Personhood: The Pro-Life Movement's Ultimate Goal
The bedrock principle of the pro-life movement - that all preborn babies are "persons" and all innocent people share the inalienable right to life - is the benchmark against which pro-lifers must evaluate any strategy to protect preborn children.
What is Personhood?
What is personhood and why is it so foundational to the pro-life movement? Put simply, a "person" is a human being who is fully protected under the law; and we use the legal term "personhood" to describe this condition. Once a human being is declared a person, that individual is guaranteed certain legal rights.
To better understand personhood, we begin by asking the fundamental question of when human life begins. Embryological science has made crystal clear that human life begins at fertilization: the union of an egg and sperm resulting in a unique, genetically distinct human being. The answer to the question of when human life begins is a biological one.
The follow-up question is: "Is this tiny embryonic human being a ‘person' who is guaranteed the right to life?" In other words, should human beings be protected in law as persons; as citizens upon whom full constitutional protections (due process, equal protection, etc.) should confer? The answer to the question of personhood is a political/legal one. Once a human being is declared to be a legal person, there simply can be no exceptions to his or her inalienable right to life; just as there are no exceptions to our right to life.
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Policy Paper 2011-2012 Legislative Session
Protecting preborn children as "persons"
in the Wisconsin Constitution
Since Pro-Life Wisconsin was founded in 1992, we have steadily worked toward our ambitious goal of total legal protection for every preborn child in our state. With other states like California, Colorado, Montana, Mississippi and South Carolina initiating personhood bills that would provide sweeping protections for preborn children from the moment of fertilization, the time has come for the pro-life movement in Wisconsin to do the same. To that end, PLW has gathered over 10,000 signatures in a statewide petition drive building public support for a state constitutional amendment establishing legal personhood for our preborn brothers and sisters.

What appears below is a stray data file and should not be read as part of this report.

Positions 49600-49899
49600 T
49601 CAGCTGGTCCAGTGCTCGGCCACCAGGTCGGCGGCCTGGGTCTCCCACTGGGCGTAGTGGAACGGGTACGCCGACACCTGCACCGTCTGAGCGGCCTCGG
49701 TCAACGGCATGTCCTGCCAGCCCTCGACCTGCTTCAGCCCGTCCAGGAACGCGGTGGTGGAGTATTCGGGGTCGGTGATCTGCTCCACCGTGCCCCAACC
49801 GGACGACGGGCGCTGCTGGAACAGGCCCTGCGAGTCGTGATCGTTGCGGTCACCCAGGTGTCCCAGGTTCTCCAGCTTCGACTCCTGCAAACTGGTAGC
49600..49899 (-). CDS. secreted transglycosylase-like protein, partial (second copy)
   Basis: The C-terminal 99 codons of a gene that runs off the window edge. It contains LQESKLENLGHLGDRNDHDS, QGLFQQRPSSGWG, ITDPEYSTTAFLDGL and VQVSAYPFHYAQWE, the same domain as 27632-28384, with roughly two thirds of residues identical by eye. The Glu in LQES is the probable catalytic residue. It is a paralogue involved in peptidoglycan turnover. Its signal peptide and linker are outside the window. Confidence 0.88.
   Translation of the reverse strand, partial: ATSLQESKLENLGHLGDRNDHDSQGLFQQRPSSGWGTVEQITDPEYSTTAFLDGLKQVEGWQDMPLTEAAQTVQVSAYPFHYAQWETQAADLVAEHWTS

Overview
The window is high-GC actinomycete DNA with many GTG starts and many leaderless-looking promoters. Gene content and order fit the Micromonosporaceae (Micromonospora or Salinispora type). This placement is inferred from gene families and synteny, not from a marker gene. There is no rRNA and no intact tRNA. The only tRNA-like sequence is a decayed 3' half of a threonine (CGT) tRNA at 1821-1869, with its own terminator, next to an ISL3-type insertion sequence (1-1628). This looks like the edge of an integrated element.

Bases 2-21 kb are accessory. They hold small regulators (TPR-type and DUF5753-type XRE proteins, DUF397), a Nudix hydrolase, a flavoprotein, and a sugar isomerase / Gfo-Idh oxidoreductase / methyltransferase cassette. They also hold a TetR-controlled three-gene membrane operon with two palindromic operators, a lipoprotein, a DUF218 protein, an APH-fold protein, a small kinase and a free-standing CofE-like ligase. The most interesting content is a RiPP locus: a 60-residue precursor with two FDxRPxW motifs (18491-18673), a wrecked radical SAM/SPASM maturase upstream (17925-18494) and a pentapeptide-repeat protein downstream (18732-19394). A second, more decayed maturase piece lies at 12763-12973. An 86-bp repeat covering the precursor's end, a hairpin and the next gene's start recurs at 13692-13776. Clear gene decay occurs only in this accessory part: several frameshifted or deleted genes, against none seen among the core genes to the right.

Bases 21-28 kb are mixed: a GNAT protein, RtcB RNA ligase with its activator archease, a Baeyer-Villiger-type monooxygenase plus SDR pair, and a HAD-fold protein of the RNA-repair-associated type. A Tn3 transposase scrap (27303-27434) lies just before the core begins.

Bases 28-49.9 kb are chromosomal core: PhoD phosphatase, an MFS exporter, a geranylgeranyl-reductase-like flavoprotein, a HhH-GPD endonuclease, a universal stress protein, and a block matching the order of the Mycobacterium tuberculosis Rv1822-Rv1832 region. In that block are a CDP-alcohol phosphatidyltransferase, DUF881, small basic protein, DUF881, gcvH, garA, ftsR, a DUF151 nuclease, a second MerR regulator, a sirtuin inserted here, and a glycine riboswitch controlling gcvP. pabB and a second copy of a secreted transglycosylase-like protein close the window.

Why a personhood constitutional amendment is needed
It is the foremost duty of the state to protect its citizenry, especially those most vulnerable. But what exactly is personhood and why is it so foundational to the pro-life movement? Put simply, a "person" is a human being who is fully protected under the law (equal protection, due process, etc.) and we use the term "personhood" to describe this condition. Once a human being is declared to be a person, there simply can be no exception (legally/necessarily) to his or her inalienable right to life; just as there are no exceptions to our right to life. Granting legal personhood to the unborn child would oblige the state to ban all abortions without exception. We know that Wisconsinites, born and preborn, deserve total and permanent legal protection of their right to life - an inalienable right grounded in natural law. Why, specifically, is a constitutional amendment necessary?
- The current Wisconsin Constitution applies rights to only those people who are "born." An activist Wisconsin Supreme Court could someday use this provision to deny the right to life of the preborn by interpreting an independent right to abortion in our state constitution. In so doing, the court could nullify any present or future pro-life laws in our state.
- The changing makeup of the Wisconsin Legislature could also jeopardize any pro-life laws in our state. Every two years our state election process determines the majority party in Madison. Legal protection of the preborn should not (and must not) be contingent upon which party controls the state legislature.
The right to life should not be subject to the whims of a politicized supreme court or an ever-changing legislature. Only by enshrining the right to life in our state constitution will preborn children be afforded full and lasting legal protection.